Here’s a clinic report from Sarah V who worked with Barb, one of the Fall City 40 horses:
I’d never worked with Barb before Thursday of the clinic, but was really excited to have the chance. I was onsite in Fall City in July of 2019 when we were trying to separate some of the mares and foals from the 9 studs they were sharing a pasture with. The unhandled herd spooked and started racing around and we watched in horror as tiny Barb slammed into and over a barbed wire fence, jumped up, and took off across a neighboring property. It took quite some time to track her down and rejoin her with the herd, but luckily all she suffered were some minor scrapes.
Working with her today, you’d have no idea that she was once so terrified of humans that she’d run into a barbed wire fence to escape them. This adorable filly was saddled by Joel for the first time at the November clinic and all of the groundwork done by volunteers in the horsemanship program leading up to the clinic made that milestone relatively uneventful.
Joel noted that Barb is a bit “hard” and braced in her hind, but I’m also still working on honing my own feel and timing to better “offer a good deal, pick up the pressure until I get a change, and then release.” Barb was starting to get a sour expression because I was staying in my ask too long, neither increasing the pressure nor offering a release. Because Barb is young, Joel encouraged me to not “nag” her by continuing to ask with the same level of feel without getting a change. He instead encouraged me to increase the pressure as needed, and make sure I release immediately once she makes a change to reward that try as soon as possible and keep her from getting sour.
She had a tendency to rush from hindquarters to front quarters and crowd the handler some, so we are continuing to work on that. Joel corrected my inclination to want to stop her when she moved forward without direction from me, saying (particularly as a young horse) we want her to be free in her feet and know she can move, so I should instead work with that forward momentum (rather than getting uptight about her making a mistake), and just ask her to do something different.
In my groundwork prior to saddling, Barb was calm and steady with being touched all over with the coils, and relatively unbothered by the flag or moving with the rope around her hind and barrel.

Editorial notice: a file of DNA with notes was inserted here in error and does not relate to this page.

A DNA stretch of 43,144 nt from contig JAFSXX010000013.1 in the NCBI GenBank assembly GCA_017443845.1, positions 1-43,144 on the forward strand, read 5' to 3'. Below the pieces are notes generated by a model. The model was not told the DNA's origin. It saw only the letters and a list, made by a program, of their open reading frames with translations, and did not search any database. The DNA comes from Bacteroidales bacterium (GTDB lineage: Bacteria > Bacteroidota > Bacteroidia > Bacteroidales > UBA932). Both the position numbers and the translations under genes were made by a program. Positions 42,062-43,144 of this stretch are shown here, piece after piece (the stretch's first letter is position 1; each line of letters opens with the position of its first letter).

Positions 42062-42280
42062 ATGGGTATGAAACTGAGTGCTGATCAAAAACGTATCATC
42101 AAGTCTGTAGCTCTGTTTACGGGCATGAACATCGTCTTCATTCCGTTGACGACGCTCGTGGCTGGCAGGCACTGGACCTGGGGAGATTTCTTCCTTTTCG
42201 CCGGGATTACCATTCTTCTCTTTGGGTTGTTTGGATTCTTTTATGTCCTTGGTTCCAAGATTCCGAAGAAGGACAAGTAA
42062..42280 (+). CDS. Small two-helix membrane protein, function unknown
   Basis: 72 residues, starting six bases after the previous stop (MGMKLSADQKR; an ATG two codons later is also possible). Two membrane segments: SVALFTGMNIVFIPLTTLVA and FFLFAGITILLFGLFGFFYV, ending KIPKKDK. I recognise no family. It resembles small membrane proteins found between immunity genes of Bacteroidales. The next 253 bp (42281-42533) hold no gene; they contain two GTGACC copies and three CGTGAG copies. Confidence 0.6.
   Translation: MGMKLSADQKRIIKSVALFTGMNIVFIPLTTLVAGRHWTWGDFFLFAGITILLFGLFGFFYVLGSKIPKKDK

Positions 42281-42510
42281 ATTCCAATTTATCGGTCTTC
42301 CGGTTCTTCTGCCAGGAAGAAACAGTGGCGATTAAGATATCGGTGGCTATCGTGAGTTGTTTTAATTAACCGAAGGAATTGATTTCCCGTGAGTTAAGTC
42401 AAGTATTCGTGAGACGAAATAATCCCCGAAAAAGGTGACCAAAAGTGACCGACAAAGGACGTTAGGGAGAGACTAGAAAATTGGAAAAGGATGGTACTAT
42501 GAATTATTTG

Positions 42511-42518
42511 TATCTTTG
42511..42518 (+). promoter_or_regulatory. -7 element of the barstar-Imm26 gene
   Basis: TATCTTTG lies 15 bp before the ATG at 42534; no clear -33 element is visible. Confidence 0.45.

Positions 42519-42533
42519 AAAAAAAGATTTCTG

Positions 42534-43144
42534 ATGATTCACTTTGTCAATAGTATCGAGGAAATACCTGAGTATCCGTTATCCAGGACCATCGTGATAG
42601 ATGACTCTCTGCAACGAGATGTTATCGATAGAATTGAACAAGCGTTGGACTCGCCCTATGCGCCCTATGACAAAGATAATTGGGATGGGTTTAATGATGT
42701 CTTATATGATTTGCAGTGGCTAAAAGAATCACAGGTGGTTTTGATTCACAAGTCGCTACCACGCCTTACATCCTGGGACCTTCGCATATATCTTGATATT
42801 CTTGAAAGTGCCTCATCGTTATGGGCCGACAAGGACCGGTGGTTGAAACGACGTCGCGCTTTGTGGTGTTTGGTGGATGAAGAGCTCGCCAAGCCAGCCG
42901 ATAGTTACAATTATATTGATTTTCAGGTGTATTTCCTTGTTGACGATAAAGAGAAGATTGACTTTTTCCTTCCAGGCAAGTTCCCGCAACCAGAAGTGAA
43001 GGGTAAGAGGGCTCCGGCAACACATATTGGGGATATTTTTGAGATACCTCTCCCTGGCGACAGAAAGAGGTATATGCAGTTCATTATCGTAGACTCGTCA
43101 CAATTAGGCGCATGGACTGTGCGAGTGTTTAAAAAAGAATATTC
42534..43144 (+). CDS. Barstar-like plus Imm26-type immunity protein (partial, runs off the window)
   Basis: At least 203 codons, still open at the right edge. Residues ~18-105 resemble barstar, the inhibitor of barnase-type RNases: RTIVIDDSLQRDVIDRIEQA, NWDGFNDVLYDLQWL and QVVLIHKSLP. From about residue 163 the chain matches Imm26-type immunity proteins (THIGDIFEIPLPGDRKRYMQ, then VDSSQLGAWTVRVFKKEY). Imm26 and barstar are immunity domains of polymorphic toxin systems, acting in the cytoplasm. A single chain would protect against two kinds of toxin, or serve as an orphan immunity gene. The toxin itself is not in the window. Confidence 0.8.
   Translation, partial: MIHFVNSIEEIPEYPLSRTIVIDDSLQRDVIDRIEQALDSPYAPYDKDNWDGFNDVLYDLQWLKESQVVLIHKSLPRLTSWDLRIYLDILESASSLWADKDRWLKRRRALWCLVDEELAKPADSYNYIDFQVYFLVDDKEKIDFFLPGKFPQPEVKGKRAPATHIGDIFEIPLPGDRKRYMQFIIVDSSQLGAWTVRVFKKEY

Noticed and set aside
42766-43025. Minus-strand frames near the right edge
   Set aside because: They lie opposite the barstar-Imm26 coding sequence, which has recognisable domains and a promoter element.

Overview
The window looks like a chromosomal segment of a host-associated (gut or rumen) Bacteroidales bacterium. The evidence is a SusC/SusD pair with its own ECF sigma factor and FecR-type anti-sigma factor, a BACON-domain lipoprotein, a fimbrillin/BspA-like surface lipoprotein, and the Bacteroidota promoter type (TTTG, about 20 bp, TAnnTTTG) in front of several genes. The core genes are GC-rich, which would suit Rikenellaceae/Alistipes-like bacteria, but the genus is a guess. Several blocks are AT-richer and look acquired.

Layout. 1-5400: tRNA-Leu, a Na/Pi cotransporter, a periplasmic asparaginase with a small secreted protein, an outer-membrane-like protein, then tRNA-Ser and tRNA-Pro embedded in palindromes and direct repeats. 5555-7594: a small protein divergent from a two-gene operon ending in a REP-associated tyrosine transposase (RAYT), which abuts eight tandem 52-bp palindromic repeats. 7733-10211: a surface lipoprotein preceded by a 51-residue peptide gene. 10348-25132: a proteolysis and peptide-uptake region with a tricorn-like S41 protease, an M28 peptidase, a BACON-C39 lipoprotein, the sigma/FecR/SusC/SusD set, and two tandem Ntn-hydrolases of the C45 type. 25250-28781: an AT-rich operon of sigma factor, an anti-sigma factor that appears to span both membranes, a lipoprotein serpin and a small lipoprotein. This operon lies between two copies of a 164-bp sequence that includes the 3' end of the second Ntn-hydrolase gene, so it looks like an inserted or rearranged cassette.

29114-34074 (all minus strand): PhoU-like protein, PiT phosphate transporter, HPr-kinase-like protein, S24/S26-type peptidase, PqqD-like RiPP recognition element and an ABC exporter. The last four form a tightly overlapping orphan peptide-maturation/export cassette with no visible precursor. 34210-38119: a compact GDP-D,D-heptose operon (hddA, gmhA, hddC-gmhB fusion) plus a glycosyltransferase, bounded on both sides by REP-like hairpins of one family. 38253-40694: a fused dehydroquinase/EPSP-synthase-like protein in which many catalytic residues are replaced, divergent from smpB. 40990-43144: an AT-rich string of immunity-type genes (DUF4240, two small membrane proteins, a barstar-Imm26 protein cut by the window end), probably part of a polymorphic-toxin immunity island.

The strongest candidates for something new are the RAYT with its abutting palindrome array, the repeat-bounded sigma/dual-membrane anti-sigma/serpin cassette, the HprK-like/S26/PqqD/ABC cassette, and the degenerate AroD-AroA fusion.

Once she was saddled I repeated the groundwork, and Barb was amazingly great with me noisily tapping the saddle all over with the coils, flagging her, having the rope around her hindquarters, and moving the stirrups all over each side. When I took her halter off and moved her out, she had only a few tiny bucks and offered lots of forward, including a very smooth looking trot and lope. She’s a nice-moving little mare! When moving her out, she would sometimes get in a zone and tune me out, just loping around the round pen, so at those times Joel had me change direction or do something else to help her refocus on me.
Joel gave me some instruction on my extremely limited roping skills and Barb was a champ about letting me inexpertly toss a coil over her back or towards her hind legs while she was trotting around the round pen. The second day, she had a bit of a cinch sore, so we didn’t saddle her, but repeated the groundwork.
On Saturday we worked on bumping her up to the panels (my first time doing this myself), so that she could get used to a person being above her touching her on both sides (which requires changing eyes). It took some time for both of us to figure out (me to experiment with the type/duration/pressure of bumping her in the right way to help her keep searching for the right answer which was to line herself up along the fence), but when we did it was AMAZING. Barb got lots of pets and scratches, and was interested but unworried about me reaching over to move the stirrup on her off-side, tapping the saddle, rubbing her neck on both sides, and waving the flag over and around us.
On the final day of the clinic, the cinch sore was no longer bothering her, so we saddled her again and she did really well. When I tried bumping her up to the panels she positioned herself correctly almost right away and got lots more pets and scratches and we did a bit more with the flag and off-side stirrups. She was alert but relatively relaxed for all of it. If she started to walk off, Joel had me let her, but then bring her back next to me. My homework is to keep working with her to improve her hindquarters, and also to work on the dynamism of my feel and timing of my releases to make her more responsive and free.
I’m so grateful for the opportunity to work with this smart and adorable little mare, especially because it’s challenging me to more finely tune my feel and timing to help her better understand what’s being asked of her and feel capable, respected, and free. I’m really looking forward to continuing to work with this cool little horse and can’t wait to see how she grows!